December 10, 2019
Elon Musk is a man of many faces. Billionaire, visionary, evil genius hellbent on global annihilation, and also environmentalist.
Elon Musk is definitely a global menace.
Just look at this:
Okay, maybe this truck won’t annihilate mankind.
But the true question is, is life really worth living when the streets are filled with these kinds of monstrosities? More importantly, won’t Musk come up with even more insane vehicles in the future that’ll turn everyone’s lives into a living hell?
I rest my case.
Thankfully, more and more scientists are coming forward to condemn Elon Musk over his dangerously irresponsible chassis designs.
If, like in your average Hollywood disaster movie, the world chooses to ignore them, then only disaster will befall our world.
Starlink is SpaceX’s satellite broadband project that will eventually see tens of thousands of satellites orbiting the Earth to deliver internet to every corner of the globe. While the cause may be admirable, some astronomers believe it could be detrimental in humanity’s bid to save itself from annihilation from an asteroid collision. This is because asteroid hunting telescopes search for faint images of asteroids which they use to judge the space rock’s trajectory.
However, this task becomes even more difficult when telescopes have to filter out tens of thousands of light-reflecting Starlink satellites on top of the satellites already in Earth’s orbit.
Okay, so the scientists are giving Musk a free pass over his cars.
Instead, they claim that the heavens will rain down fire on humanity for the hubris of providing cheap, reliable broadband internet access.
I hope that smooth YouTube playback was worth it.
I’m no astronomer – or theologist – but this sounds completely plausible.
After all, the internet is mostly filled with porn, so it wouldn’t surprise me that God would send us a few meteor showers in retaliation for spreading it.
At least, that’s what I think these scientists are saying?
But one astronomer believes space experts should have been better prepared for the day when major corporations win out over the science community, and that they should have attempted to prevent projects like Starlink before they began.
Astronomer John McDowell told Axios: “The astronomy community dropped the ball.
“We should have been on this 10 years ago and we didn’t see it coming.”
Even Elon Musk has previously warned that “a big rock will hit Earth eventually”, and now astronomers are reiterating his previous sentiment.
While the chances of a major asteroid hitting Earth are small – NASA believes there is a one-in-300,000 chance every year that a space rock which could cause regional damage will hit – the devastating prospect is not impossible.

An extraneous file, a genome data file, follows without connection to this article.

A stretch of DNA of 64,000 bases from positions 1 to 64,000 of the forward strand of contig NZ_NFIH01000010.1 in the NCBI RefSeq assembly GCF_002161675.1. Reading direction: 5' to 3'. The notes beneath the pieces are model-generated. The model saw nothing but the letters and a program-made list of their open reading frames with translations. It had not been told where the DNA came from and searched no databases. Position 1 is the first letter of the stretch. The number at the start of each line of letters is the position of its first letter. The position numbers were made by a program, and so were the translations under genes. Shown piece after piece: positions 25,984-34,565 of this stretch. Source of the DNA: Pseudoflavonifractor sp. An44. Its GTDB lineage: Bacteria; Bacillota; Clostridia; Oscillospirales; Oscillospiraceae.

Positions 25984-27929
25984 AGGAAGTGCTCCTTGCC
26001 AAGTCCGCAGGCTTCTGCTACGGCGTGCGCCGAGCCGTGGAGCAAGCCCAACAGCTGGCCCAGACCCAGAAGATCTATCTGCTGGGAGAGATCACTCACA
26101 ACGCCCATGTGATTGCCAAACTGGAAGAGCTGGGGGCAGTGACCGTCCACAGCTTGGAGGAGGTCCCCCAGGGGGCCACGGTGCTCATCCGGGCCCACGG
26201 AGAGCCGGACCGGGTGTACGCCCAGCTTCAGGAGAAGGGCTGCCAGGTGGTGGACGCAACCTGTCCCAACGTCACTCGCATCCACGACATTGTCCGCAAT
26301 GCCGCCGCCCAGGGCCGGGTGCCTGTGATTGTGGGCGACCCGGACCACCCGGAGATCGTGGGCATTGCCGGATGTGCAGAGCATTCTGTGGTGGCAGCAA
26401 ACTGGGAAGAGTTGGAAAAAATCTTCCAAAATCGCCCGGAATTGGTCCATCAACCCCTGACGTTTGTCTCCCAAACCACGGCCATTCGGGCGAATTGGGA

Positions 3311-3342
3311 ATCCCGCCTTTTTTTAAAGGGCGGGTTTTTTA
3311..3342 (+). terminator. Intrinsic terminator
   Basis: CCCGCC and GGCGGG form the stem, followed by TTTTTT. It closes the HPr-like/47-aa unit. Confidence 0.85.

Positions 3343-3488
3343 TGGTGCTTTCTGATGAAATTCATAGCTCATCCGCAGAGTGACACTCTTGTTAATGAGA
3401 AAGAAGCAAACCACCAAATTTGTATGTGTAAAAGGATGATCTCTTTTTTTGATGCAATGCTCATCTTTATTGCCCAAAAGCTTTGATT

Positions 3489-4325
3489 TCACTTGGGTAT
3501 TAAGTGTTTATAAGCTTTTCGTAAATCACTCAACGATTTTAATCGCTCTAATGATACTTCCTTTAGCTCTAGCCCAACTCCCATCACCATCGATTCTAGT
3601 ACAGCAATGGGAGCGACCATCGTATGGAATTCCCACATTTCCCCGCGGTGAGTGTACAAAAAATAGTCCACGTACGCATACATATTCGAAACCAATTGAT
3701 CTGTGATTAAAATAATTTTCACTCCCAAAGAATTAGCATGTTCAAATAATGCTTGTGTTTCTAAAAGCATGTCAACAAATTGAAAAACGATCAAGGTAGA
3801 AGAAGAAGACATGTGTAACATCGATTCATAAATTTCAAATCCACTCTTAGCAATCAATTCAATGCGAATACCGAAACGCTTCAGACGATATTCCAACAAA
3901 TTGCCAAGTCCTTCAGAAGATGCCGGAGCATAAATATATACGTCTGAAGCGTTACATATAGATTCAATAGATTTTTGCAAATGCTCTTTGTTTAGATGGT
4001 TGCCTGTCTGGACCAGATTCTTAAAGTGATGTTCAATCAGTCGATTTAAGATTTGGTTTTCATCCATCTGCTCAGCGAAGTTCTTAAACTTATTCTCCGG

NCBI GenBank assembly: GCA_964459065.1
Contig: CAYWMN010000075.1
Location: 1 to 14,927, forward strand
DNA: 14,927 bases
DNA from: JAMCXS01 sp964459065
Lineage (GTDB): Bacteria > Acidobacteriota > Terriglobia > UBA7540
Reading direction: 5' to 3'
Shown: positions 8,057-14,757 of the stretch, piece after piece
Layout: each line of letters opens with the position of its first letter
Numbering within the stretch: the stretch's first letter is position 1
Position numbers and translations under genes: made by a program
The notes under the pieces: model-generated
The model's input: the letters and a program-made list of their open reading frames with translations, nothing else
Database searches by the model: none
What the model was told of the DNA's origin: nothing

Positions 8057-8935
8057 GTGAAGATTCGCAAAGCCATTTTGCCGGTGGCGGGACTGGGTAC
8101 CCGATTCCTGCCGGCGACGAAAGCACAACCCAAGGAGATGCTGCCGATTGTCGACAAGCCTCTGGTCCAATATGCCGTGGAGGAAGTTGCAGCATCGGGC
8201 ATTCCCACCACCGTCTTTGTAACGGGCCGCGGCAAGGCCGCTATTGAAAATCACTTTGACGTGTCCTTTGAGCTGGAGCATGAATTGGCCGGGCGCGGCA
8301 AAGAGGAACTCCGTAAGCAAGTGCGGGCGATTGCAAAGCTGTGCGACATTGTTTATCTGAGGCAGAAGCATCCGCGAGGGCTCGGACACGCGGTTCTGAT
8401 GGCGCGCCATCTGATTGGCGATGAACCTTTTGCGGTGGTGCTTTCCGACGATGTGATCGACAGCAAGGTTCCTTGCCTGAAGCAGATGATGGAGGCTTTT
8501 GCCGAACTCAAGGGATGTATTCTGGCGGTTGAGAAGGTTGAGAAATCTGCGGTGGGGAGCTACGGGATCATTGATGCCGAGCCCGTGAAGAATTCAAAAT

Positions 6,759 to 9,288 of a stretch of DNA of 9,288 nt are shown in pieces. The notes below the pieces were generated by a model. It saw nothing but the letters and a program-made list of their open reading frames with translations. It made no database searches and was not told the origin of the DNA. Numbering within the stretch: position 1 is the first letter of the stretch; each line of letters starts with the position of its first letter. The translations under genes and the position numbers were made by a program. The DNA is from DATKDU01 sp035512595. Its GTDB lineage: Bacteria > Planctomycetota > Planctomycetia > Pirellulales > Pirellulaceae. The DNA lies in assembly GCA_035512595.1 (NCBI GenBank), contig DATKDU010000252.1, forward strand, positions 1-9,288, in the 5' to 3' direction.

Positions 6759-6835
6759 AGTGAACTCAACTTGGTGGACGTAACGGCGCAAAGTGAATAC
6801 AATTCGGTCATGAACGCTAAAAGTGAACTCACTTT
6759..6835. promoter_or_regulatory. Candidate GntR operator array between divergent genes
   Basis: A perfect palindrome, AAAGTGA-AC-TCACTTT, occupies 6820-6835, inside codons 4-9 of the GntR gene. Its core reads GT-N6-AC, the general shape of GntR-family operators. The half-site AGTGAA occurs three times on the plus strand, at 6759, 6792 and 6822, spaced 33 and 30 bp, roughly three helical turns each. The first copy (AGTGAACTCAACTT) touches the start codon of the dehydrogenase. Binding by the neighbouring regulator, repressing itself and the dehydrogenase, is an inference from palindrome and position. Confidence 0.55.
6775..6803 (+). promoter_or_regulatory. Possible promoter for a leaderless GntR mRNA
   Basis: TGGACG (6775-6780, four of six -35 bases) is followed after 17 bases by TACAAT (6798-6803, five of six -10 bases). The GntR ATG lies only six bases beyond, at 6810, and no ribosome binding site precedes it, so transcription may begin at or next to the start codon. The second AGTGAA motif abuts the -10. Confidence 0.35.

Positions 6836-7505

NASA has made great strides in discovering near-Earth objects that are over one kilometre in size, with 90 percent now accounted for.
However, that means there are still 10 percent of dangerous asteroids that have not been spotted.
The space agency believes a space rock of just a kilometre wide has the potential to case chaos across the planet.
NASA said: “An individual’s chance of being killed by a meteorite is small, but the risk increases with the size of the impacting comet or asteroid, with the greatest risk associated with global catastrophes resulting from impacts of objects larger than 1 kilometre.”
However, its not just asteroid hunting astronomers who have expressed concern over Starlink.
Earlier this year, the International Astronomical Union (IAU) said in a statement: “The scientific concerns are twofold.
“Firstly, the surfaces of these satellites are often made of highly reflective metal, and reflections from the Sun in the hours after sunset and before sunrise make them appear as slow-moving dots in the night sky.
“Although most of these reflections may be so faint that they are hard to pick out with the naked eye, they can be detrimental to the sensitive capabilities of large ground-based astronomical telescopes, including the extreme wide-angle survey telescopes currently under construction.
“Secondly, despite notable efforts to avoid interfering with radio astronomy frequencies, aggregate radio signals emitted from the satellite constellations can still threaten astronomical observations at radio wavelengths.
This all sounds really dire, but the true question is this: what’s worse, being hit by an asteroid, or not having enough bandwidth to watch the livestream of the spectacular impact?
Don’t answer now – think about it.
But seriously though, this is all pretty ridiculous. I mean, even if what these scientists are saying is true, and by some enormous coincidence, an asteroid does have a collision course with the earth, and we miss it because of Musk’s Starlink project… So what?
It’s not like we could do anything about it at this point in time.
We’re spending all our money on maintaining the lifestyle of brown parasites, and can’t even manage to gather up chump change for doing cool space stuff.
It’s not like NASA already has a fleet of orbital defense satellites around the planet, ready to blast apart incoming threats with laser cannons and nuclear missiles.
We can start worrying about detecting incoming asteroids – or alien battleships – once we’ve got an Artemis necklace defense system in place. Only men of culture will get this reference.
This is just more sensationalist Musk-bashing.
I mean, if you want to bash Musk, there’s plenty of material there…
But this asteroid stuff is just ridiculous.